Public meeting on important lake project

Alix Lake
Written by Stu Salkeld

Alix village council decided the municipality will host a public information meeting to update residents on a number of issues affecting the popular community lake. The decision was made at the Nov. 1 regular meeting of council.

Councillors read an update on various Alix Lake projects, including efforts to dredge the lake to make it deeper, submitted by Chief Administrative Officer (CAO) Michelle White.
“Council made Alix Lake improvements a priority during 2022 strategic planning,” stated White’s report to council.

“Staff have been working throughout 2023 on this project in various ways. Working with Alberta Environment on environmental reserve (ER) trouble spots and applying for a watershed resiliency and restoration grant to continue working on ER lands. Working with Alberta Environment to obtain dredging approval, etc.”

White noted there were two decisions councillors could make regarding her update: whether to hold a public information night to update the public on Alix Lake projects and to begin dredging work in the lake this year and into 2024.

The CAO reminded councillors they set aside $100,000 in the 2023 budget for dredging Alix Lake.

“Unfortunately the approval work took a considerable amount of time which cost us the majority of the season,” stated White’s report. “We are legally required to obtain approval through Alberta Environment before beginning any dredging operations or aquatic vegetation removal. Approval has been granted until Sept. 30, 2025.

“Council may decide to move the remaining $99,565.62 into an Alix Lake reserve so it will be available in 2024.” The CAO pointed out, however, financial decisions can wait until annual budget talks.

Alix residents obviously feel very strongly about their lake as the CAO noted several times that the village office hears regularly from the public about the lake project.

“The public have shown a high level of interest in this initiative over the last several months,” stated the CAO’s report. “Residents come into the office to share their ideas, ask how to get involved, offer their support and express their concerns.”

During discussion the CAO stated village staff have been working hard on this project over the past year and staff were very grateful to Alberta Environment for all the help the provincial department offered. Readers should note dredging Alix Lake was proposed to village council as a way to increase its ability to support fish species, which could eventually result in increased tourism opportunities such as sport fishing.

White also stated village staff have spoken to contractors about the dredging project and judging from those comments it sounded like $100,000 won’t be enough to finish the project; however, the CAO stated it was frustrating that it was very difficult to get a firm quote on a final price from contractors.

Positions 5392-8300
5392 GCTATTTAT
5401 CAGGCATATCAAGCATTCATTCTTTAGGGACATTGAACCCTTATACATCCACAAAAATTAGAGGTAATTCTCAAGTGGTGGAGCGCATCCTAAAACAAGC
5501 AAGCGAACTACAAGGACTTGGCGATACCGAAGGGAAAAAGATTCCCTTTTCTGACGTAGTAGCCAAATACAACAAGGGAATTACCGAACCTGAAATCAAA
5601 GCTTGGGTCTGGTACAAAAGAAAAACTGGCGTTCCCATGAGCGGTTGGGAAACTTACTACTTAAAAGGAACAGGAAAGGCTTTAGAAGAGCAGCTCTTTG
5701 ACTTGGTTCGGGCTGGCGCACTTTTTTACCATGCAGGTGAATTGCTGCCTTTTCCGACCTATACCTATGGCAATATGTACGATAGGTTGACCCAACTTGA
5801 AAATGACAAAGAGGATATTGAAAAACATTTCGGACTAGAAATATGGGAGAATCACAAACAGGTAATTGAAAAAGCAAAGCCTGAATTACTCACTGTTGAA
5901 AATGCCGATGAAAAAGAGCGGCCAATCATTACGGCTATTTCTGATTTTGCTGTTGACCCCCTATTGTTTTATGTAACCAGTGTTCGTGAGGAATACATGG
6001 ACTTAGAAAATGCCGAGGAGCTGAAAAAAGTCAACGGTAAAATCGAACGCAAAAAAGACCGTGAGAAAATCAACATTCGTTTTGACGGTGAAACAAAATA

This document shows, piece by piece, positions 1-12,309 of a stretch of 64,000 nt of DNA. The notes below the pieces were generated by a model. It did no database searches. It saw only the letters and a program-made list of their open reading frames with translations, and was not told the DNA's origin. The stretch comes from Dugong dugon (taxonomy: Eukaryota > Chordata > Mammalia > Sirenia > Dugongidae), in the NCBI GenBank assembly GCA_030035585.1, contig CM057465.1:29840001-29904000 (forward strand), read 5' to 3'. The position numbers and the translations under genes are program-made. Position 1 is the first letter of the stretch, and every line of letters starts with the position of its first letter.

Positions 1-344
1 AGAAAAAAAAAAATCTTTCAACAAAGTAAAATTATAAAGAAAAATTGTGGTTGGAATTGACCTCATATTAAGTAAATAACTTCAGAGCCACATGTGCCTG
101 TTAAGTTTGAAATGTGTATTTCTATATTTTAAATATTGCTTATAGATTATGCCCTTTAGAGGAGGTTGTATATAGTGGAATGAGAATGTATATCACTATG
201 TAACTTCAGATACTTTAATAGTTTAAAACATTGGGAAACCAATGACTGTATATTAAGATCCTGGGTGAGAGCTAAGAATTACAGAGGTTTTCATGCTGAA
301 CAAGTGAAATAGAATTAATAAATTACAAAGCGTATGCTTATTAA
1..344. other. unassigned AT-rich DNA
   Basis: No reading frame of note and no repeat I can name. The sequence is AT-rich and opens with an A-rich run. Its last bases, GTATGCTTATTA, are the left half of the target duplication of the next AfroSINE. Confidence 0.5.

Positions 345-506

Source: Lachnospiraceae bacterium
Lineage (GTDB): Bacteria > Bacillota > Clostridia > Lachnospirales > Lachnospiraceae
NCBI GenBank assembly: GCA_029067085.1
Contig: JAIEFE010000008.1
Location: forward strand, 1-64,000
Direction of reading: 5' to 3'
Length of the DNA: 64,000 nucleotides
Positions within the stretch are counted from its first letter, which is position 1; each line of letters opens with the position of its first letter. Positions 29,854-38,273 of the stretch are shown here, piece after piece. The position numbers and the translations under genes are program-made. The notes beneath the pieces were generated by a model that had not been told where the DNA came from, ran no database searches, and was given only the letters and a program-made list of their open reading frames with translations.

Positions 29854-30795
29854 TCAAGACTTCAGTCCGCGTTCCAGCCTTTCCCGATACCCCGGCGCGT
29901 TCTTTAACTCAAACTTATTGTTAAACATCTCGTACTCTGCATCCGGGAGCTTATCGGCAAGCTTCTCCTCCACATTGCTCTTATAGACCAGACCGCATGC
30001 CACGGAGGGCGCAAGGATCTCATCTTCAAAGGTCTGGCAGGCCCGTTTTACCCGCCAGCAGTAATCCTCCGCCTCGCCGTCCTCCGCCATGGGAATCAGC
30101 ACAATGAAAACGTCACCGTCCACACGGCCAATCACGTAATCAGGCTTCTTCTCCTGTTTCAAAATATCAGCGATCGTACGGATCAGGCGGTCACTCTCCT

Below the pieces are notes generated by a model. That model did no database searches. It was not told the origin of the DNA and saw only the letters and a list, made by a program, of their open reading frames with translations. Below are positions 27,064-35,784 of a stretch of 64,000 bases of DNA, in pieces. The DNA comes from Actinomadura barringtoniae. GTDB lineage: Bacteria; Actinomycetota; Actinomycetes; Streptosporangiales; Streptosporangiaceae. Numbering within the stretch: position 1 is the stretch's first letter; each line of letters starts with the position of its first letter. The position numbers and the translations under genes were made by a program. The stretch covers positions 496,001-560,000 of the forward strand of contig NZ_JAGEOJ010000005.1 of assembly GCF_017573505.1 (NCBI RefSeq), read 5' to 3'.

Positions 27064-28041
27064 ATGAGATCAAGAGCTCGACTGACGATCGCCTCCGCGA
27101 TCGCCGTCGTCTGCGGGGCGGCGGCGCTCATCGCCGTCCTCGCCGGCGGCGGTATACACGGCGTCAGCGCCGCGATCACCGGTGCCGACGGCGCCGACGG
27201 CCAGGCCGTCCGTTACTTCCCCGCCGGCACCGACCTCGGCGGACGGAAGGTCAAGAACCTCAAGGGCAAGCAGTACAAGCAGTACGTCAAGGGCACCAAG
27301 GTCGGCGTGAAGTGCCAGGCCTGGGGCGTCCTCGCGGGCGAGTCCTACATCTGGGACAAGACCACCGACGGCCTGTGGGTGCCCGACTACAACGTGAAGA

White stated some uncertainty stems from the fact nobody knows for sure how much material will be scraped off the bottom of the lake.

It was noted at the meeting the Village of Alix previously committed to holding a public information meeting about this project.

Coun. Tim Besuijen stated the village should move ahead with organizing and hosting the meeting, suggesting experts such as Alberta Environment representatives be invited who likely would be able to answer technical questions better than village staff or council.

Councillors debated when to hold the meeting, and agreed November was too soon and December was too busy; they eventually agreed on February.

Coun. Barb Gilliat asked if it was possible to allow the public to send in questions ahead of time so guest speakers can be fully prepared. The CAO stated she would look into that.

It was noted the information night would also include updates on projects other than the lake dredging.

Councillors unanimously approved holding a public information night.

Stu Salkeld
Local Journalism Initiative reporter
ECA Review

About the author

Stu Salkeld

Stu Salkeld, who has upwards of 28 years of experience in the Alberta community newspaper industry, is now covering councils and other news in the Stettler region and has experience working in the area as well.

He has joined the ECA Review as a Local Journalism Initiative Journalist.

Stu earned his two-year diploma in print journalism from SAIT in Calgary from 1993 to ’95 and was raised in Oyen, Alta., one of the communities within the ECA Review’s coverage area.